Chase announced yesterday that it will stop charging non-Chase customers in Illinois $5 to use the bank's ATMs. Non-customers in Texas will no longer have to pay $4 every time they use a Chase ATM.
Instead, fees in both states will revert back to $3, the same rate Chase charges across the country, says Tom Kelly, a spokesman for the bank. That's good news for consumers, but still leaves Chase among the more expensive banks when it comes to ATM fees, analysts say. The average ATM fee for non-bank customers is $2.33, according to David Gwidt, sales director of RateWatch.
"I think $5 is very high. And $3 is high, too," says Beverly Blair Harzog, Credit.com's credit card expert. "Anything above $2 is high."
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Chase began charging non-customers higher fees as part of a test that began in Texas and Illinois on Feb. 8. The drop to $3 is effective immediately, Kelly says. Chase operates the second largest ATM network in the U.S., with about 16,000 machines.
Kelly declined to say why Chase changed its fees. Some industry experts believe the test's timing had more to do with politics than banking, however. Chase instituted the higher fees in Texas and Illinois at the height of the Congressional debate over interchange fees, which are levied each time a consumer swipes a debt card at a cash register.
The nation's largest retailers, including 7-Eleven, have complained for years that Visa and MasterCard use their dominance of the market—together the two companies control 70% of the debit card market—to set interchange fees exorbitantly high, and pass the profits onto major banks like Chase.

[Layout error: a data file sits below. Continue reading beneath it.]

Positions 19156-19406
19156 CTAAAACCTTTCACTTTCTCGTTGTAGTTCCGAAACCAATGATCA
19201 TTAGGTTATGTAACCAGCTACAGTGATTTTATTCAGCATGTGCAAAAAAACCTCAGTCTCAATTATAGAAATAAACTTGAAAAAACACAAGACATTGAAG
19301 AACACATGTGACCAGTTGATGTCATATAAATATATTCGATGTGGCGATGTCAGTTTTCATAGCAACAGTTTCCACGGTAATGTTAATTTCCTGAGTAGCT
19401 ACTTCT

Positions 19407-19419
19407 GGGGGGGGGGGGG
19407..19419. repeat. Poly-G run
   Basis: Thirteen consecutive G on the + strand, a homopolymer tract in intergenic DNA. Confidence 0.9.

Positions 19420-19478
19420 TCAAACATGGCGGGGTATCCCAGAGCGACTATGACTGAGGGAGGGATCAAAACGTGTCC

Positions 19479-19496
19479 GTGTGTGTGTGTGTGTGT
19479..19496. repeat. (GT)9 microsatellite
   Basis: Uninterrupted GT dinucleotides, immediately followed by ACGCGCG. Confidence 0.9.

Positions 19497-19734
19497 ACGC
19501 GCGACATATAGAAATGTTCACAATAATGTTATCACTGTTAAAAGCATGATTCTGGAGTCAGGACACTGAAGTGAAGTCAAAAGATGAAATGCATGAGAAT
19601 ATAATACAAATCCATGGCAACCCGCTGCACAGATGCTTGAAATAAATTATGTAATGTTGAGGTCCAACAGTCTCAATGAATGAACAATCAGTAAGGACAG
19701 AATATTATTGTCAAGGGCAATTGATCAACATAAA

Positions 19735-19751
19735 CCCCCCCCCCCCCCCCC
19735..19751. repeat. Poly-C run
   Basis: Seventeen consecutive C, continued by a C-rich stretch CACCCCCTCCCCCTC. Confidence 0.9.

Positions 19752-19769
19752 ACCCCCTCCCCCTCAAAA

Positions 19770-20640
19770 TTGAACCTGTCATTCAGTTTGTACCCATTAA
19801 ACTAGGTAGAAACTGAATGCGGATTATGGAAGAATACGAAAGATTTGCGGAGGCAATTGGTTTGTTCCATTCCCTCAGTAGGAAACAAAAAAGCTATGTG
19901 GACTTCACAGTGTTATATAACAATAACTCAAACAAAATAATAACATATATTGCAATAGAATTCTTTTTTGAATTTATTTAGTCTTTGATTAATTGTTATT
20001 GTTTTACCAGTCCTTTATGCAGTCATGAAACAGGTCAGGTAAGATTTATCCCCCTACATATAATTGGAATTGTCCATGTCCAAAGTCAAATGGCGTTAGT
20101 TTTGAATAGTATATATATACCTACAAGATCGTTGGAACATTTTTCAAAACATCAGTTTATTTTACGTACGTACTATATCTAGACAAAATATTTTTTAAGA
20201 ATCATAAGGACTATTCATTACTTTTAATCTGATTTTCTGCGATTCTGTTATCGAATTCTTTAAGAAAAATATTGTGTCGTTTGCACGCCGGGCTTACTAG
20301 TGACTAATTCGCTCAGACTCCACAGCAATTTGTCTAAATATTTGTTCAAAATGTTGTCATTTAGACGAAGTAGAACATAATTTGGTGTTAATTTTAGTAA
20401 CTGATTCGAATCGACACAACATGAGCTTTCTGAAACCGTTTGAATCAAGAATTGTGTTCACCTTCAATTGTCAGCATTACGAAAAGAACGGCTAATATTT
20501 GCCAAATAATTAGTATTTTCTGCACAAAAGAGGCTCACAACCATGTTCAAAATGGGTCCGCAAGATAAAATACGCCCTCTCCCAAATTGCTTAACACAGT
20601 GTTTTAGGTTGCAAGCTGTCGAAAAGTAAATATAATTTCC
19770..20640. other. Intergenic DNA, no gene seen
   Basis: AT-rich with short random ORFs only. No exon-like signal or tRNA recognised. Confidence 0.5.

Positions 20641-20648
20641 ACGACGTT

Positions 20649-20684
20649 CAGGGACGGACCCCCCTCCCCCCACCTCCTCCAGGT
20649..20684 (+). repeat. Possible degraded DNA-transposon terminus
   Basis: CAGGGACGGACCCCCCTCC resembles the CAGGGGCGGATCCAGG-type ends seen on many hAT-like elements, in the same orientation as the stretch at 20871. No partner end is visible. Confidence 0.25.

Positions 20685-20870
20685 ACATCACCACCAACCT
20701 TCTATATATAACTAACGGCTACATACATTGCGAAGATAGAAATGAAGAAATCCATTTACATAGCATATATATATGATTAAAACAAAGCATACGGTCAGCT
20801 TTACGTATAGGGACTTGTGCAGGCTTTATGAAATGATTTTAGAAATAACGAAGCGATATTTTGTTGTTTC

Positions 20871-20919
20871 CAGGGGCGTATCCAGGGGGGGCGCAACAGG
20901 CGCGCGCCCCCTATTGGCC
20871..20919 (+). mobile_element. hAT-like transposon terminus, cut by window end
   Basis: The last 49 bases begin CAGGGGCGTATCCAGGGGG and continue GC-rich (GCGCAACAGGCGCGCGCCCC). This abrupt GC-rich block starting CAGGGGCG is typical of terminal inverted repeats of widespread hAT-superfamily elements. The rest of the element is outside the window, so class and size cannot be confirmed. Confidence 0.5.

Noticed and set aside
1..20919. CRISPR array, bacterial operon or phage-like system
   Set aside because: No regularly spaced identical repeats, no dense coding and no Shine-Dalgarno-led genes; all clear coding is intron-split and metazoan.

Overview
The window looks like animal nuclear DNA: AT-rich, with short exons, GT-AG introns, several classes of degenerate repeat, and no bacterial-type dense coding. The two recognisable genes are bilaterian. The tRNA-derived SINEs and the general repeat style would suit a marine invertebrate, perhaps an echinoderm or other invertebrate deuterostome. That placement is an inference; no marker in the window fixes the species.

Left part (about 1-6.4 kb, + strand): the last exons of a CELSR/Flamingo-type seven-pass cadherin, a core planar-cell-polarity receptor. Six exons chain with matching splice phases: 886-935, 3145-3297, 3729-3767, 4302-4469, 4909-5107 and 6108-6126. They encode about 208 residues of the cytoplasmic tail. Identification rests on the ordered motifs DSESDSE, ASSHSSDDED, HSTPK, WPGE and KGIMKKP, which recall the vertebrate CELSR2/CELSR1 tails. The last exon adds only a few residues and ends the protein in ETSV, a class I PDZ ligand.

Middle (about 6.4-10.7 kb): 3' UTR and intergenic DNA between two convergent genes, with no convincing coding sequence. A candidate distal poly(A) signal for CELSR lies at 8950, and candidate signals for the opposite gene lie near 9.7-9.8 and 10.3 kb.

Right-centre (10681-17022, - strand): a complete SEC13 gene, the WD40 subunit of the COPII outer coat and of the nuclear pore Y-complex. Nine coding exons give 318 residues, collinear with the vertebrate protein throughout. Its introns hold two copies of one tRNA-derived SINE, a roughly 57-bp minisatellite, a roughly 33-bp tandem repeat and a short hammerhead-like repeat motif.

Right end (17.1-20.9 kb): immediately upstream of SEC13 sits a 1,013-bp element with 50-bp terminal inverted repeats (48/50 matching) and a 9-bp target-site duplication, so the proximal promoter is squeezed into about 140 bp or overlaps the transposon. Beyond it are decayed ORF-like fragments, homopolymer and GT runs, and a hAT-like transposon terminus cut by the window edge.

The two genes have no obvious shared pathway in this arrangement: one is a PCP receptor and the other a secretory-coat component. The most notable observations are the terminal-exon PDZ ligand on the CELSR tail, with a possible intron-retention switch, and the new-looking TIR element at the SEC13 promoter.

"They don't want to compete," says Mallory Duncan, chief attorney for the National Retail Federation. "They want a cartel. They want monopoly pricing, because that's what they have now and it's very profitable."
Last year Congress passed the Durbin Amendment, which required the Federal Reserve to cap interchange fees. The Fed proposed cutting the fees from their current average of 44 cents to 12 cents, an 84% drop. That provoked howls of anger from banking industry representatives, who warned that banks would find other ways to make up the lost revenue (including ATM fee increases).
"The retailers don't want to pay their fair share of this system," says Trish Wexler, spokeswoman for the Electronic Payments Coalition, which represents banks and the credit card networks. "They want us, the consumer, to pay for it. And that's not fair."
"I think it's safe to say that was at least partly a PR move, and also to protect themselves in a business sense in case the Durbin Amendment goes through," Harzog says.